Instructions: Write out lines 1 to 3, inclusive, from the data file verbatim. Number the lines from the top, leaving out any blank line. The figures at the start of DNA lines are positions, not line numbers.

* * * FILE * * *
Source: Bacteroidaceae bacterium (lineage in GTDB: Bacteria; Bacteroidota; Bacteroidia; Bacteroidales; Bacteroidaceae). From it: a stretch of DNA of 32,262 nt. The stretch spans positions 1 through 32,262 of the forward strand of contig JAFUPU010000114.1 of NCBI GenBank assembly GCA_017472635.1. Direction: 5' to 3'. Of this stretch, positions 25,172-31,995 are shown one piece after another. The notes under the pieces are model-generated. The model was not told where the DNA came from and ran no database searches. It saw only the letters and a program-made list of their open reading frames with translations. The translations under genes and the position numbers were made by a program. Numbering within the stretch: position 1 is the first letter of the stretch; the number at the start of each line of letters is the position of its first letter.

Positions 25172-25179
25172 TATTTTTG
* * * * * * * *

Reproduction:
Source: Bacteroidaceae bacterium (lineage in GTDB: Bacteria; Bacteroidota; Bacteroidia; Bacteroidales; Bacteroidaceae). From it: a stretch of DNA of 32,262 nt. The stretch spans positions 1 through 32,262 of the forward strand of contig JAFUPU010000114.1 of NCBI GenBank assembly GCA_017472635.1. Direction: 5' to 3'. Of this stretch, positions 25,172-31,995 are shown one piece after another. The notes under the pieces are model-generated. The model was not told where the DNA came from and ran no database searches. It saw only the letters and a program-made list of their open reading frames with translations. The translations under genes and the position numbers were made by a program. Numbering within the stretch: position 1 is the first letter of the stretch; the number at the start of each line of letters is the position of its first letter.

Positions 25172-25179
25172 TATTTTTG